Going back further I was a part of the Jesus Revolution handing out pamphlets and talking to people on the street. That was my usual Friday night back in the day, but that all died out and now it is a distance memory.

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The Old Saying “If You Give A Man A Fish And You Feed Him For A Day But If You Teach Him To Fish You Feed Him For A Lifetime” Is Very True But Sometimes Hard to Implement

The Old Saying “If You Give A Man A Fish And You Feed Him For A Day But If You Teach Him To Fish You Feed Him For A Lifetime” Is Very True But Sometimes Hard to Implement

When I was teaching English in Hanoi Vietnam I tried to help a homeless man better himself. He got fired from his job of parking motorcycles, mainly because he was useless and I was very soon going to find out how useless he really was. I met him across the street from where I lived. I used to walk past him on the way to the bus stop and as he spoke English he started talking. I mean he spoke English but he didn’t understand anything I said. A sort of a one sided conversation. As I was his only friend and he was probably my only friend I used to take him to lunch in the cheapest place I could find. He had a few psychological problems, mainly to do with self esteem, as he would bore the pants of anyone who tried to talk to him by reviewing his life history. So he had very few friends.

I used to run around this little garden and do exercises in the morning and he ended up living on a park bench in this garden, so I saw a lot of him. He left his boarding house as he couldn’t pay the rent and in the summer this garden was a good place to live. Anyway I saw a lot of him, he had no money and he was too proud to ask for any so I took him to lunch. He couldn’t get a job as he was pretty useless so I tried to work out what he could do. He wouldn’t become a beggar, he was too proud for that or not hungry enough. He would rather starve than become a thief as he was pretty honest. So what could we do. In the end we settled on polishing shoes. Now that was something he could do, I hoped. Anyway I set him up with the polish and the brushes and off he went.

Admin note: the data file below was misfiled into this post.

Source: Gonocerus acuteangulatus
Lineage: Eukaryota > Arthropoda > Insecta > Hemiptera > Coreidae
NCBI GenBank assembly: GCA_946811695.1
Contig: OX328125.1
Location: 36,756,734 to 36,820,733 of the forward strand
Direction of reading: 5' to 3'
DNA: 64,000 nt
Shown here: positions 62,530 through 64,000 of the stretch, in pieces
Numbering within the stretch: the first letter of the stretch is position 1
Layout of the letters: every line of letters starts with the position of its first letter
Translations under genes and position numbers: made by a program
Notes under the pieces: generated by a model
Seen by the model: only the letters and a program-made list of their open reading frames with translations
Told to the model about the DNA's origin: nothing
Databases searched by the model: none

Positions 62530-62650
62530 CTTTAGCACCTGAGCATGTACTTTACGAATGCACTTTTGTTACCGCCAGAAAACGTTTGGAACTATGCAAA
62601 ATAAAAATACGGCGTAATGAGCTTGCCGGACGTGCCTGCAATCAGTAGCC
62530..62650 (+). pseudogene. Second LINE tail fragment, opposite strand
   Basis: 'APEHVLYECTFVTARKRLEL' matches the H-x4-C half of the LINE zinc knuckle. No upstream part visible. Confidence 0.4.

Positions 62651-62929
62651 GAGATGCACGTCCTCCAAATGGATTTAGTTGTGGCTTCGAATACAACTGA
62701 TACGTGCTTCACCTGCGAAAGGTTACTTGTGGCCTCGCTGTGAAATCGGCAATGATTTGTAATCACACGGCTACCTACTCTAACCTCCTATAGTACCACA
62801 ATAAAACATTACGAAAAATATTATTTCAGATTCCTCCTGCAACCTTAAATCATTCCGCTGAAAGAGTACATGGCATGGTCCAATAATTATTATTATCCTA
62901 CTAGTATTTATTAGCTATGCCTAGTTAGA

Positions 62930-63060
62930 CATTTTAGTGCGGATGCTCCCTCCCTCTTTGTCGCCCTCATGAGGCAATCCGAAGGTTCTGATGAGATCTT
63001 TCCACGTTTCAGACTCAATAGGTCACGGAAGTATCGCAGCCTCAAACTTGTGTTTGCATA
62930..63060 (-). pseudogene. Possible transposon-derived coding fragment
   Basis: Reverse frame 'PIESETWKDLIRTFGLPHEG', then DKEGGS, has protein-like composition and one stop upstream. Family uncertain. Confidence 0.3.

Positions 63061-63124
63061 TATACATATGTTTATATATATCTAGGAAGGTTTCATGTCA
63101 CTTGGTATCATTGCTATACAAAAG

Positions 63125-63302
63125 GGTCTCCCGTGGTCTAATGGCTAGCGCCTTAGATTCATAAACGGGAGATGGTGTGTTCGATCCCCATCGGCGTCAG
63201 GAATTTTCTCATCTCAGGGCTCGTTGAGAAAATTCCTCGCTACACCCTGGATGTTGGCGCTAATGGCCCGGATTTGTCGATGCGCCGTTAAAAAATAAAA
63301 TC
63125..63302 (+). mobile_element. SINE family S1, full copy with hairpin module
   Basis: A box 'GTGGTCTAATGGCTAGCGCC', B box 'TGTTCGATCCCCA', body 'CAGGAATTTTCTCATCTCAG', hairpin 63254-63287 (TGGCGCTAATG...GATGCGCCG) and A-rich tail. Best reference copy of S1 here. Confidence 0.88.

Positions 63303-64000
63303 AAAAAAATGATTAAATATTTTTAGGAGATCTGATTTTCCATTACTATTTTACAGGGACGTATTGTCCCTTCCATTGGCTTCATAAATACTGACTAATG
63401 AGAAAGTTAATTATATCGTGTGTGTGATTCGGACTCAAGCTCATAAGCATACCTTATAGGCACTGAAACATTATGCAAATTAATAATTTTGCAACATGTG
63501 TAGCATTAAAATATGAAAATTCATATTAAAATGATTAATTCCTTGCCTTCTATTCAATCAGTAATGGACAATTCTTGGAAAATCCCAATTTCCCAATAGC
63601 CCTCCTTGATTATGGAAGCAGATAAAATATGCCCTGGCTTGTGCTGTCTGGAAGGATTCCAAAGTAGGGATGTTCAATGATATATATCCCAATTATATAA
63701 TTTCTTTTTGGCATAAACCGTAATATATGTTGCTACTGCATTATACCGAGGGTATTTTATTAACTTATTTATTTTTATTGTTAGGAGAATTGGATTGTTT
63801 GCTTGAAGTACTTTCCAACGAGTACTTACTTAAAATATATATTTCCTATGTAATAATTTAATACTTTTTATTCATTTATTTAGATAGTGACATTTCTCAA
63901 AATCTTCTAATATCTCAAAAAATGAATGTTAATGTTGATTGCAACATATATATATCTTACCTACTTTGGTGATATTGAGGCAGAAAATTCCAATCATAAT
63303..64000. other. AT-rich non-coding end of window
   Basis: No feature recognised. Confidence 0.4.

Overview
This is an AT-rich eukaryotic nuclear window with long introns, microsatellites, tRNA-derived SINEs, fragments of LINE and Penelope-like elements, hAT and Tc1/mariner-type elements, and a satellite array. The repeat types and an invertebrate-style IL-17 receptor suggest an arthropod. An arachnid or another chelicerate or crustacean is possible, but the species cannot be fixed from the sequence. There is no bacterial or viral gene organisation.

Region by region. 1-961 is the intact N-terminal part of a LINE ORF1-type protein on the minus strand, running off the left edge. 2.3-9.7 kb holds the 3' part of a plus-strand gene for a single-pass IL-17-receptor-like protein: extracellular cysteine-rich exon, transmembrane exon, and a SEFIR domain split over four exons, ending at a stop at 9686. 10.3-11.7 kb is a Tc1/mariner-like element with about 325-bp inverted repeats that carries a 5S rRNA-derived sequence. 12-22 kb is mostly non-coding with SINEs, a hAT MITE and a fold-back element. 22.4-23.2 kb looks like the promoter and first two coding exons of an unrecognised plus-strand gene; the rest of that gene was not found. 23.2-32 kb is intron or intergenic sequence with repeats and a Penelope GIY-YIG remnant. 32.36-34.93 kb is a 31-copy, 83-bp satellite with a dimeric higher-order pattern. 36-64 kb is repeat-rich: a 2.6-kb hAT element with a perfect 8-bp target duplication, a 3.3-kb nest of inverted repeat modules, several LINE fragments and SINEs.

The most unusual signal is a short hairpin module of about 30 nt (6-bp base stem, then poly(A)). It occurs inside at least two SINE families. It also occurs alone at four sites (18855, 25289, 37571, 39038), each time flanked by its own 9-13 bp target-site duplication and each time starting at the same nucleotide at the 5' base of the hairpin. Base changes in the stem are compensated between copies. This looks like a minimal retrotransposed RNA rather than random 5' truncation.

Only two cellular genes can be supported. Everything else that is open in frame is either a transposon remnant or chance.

Now I was very worried as my visa was running out and I would have to leave, so I had to get him up to speed pretty quick. Not an easy task. He had no motivation and for him to live he needed to polish five shoes a day, but that was nearly an impossibility. I told him what to say to the foreigner and he still couldn’t get it right. I took him round the streets and showed him shoes that needed polishing and nothing happened. Another saying crossed my mind, “You can take a horse to water but you can’t make it drink.”

A Call To Anybody Living In Hanoi Near Hoan Kiem Lake Can You Go To The Hoan Kiem Library In Hanoi Just See If My Homeless Friend Is Still Alive, His Name Is Van. Thank you.

To find out more about homeless in Hanoi go here https://www.amazon.com/dp/B01L20URNG/

And for more about living and teaching in Hanoi Vietnam click here https://www.amazon.com/dp/1537458337/

Church in Secondlife